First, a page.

This principle promotes a life of more pleasure than pain by choosing actions that produce more happiness. These are conscious actions made that follow a life of utility and act in accordance with the “Greatest Happiness Principle.” Though Mill’s critics would argue that Utilitarianism is not a reasonable foundation for morality by not fulfilling a life of happiness, creating selfish or expedient people, and reducing human experience to animals, I would have to disagree. This principle promotes happiness and pleasure for all, along with aiding individuals to be less selfish, and an even slate for people of all characters. I find the “Greatest Happiness Principle” to be a relevant and altruistic foundation of morality. There is an emphasis on lives containing more pleasure than pain under the rule that one person cannot put their own happiness above others.
Utilitarianism’s advocacy of happiness by any means is what concerns me about the theory. I believe that happiness is a great thing, but a thing that can only really come from inside an individual. In contrast, Deontology emphasizes a duty to respect other’s autonomy. I take this to mean that people are their own advocates—Deontology promotes fairness, justice, and equal opportunity at happiness rather than guaranteeing happiness itself. It isn’t society’s duty to ensure everyone’s happiness, but rather to ensure that all people are given the opportunity to be happy.
I think that there are alternative actions that people can take to naturally increase their happiness, and the happiness of our society overall. One major problem with decreasing suffering is that you cannot appreciate the good without the bad (Power, “The End of Suffering”). It is very important to go through struggles in order to fully appreciate good times, and be truly happy when things are going well. Good times would not truly feel amazing if they occurred all of the time. It has also been suggested that a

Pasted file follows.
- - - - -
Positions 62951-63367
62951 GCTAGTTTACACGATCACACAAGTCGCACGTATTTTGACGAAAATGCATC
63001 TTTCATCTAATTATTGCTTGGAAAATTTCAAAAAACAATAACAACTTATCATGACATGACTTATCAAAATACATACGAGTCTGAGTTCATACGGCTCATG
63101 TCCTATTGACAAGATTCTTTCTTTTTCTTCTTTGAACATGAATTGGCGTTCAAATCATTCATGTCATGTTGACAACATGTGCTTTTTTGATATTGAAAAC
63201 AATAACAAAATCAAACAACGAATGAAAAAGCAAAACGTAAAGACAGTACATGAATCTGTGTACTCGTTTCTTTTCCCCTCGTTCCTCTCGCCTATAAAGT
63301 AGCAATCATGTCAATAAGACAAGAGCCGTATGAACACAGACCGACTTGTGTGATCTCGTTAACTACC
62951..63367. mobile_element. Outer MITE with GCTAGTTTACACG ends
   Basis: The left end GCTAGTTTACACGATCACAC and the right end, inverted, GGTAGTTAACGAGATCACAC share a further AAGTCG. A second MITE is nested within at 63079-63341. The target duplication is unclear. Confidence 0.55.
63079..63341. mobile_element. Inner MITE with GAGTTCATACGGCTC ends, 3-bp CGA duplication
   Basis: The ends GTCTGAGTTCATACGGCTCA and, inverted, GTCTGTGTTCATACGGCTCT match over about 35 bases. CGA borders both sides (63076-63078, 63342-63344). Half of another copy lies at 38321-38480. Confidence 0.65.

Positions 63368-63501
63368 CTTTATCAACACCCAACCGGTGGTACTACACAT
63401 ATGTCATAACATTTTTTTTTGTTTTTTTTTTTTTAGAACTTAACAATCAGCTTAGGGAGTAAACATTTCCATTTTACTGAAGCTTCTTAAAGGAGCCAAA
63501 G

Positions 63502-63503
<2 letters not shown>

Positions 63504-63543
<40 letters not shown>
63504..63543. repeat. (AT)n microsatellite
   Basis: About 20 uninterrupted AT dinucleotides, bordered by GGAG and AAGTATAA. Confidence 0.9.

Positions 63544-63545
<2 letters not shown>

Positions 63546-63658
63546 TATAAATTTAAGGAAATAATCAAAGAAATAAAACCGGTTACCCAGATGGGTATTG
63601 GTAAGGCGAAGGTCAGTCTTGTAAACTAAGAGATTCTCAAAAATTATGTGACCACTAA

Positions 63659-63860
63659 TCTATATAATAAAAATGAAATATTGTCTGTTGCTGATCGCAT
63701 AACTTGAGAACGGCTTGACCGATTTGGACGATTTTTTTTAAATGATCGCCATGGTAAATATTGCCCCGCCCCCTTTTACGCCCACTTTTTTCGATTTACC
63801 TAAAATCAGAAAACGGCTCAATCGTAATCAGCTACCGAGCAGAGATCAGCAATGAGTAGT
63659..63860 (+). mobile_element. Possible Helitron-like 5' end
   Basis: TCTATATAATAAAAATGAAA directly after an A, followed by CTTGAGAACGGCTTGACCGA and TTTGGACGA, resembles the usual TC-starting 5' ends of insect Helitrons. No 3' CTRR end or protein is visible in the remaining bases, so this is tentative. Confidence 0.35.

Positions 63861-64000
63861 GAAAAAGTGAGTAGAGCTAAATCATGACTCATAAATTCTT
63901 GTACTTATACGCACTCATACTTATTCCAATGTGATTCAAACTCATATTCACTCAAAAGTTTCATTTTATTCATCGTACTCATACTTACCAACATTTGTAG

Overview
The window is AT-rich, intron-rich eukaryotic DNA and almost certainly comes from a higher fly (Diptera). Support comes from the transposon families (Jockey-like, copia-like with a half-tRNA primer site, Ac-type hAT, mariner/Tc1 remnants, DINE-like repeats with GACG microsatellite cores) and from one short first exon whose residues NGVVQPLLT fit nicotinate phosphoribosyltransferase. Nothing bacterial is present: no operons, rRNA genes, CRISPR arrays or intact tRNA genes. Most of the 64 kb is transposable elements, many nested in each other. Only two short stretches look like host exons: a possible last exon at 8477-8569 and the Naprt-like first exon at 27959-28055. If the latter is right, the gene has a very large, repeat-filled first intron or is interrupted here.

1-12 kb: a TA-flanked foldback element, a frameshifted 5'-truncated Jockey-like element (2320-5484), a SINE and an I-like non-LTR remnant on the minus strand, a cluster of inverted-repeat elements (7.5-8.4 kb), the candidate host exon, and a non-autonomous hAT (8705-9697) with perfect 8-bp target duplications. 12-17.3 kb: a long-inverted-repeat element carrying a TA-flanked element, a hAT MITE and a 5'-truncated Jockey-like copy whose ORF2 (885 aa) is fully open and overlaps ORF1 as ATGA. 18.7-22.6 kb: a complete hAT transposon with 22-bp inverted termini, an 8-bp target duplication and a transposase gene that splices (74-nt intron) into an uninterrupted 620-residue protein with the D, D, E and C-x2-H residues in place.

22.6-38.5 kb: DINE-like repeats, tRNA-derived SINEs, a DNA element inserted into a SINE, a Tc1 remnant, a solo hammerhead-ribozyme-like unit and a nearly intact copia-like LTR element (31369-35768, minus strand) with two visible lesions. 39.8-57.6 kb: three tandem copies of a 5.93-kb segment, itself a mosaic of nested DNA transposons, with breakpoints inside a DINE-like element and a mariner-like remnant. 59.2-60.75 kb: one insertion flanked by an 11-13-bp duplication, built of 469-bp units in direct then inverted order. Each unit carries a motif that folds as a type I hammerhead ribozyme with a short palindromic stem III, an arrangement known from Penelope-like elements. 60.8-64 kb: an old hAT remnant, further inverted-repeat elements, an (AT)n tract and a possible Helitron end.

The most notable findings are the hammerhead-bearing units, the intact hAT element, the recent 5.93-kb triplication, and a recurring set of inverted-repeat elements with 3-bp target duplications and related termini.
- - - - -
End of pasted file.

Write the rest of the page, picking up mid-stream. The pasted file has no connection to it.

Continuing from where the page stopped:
I believe that in order to be happy we must satisfy our desires as much as possible. If our desires are irrational then why do we have them? He says that since god gave us reason we must use it, but we desires too! Why shouldn't we use our desires to overpower our reason? I just don't see why we shouldn't do what makes us immediately satisfied in life because it is too short.
All in all, life is a complex concept and having a good life depends on each one perception of it but all this perceptions gathers in happiness. Nevertheless, being happy doesn’t mean that our life is perfect, it only means that we have decided to look beyond the imperfections. Happiness is directly related to the law of attraction, it is something we can easily reach, and we only need one thing which is: conviction. As Leo Tolstoy would say:” If you want to be happy, be!”. Works Cited • Gertner, Jon.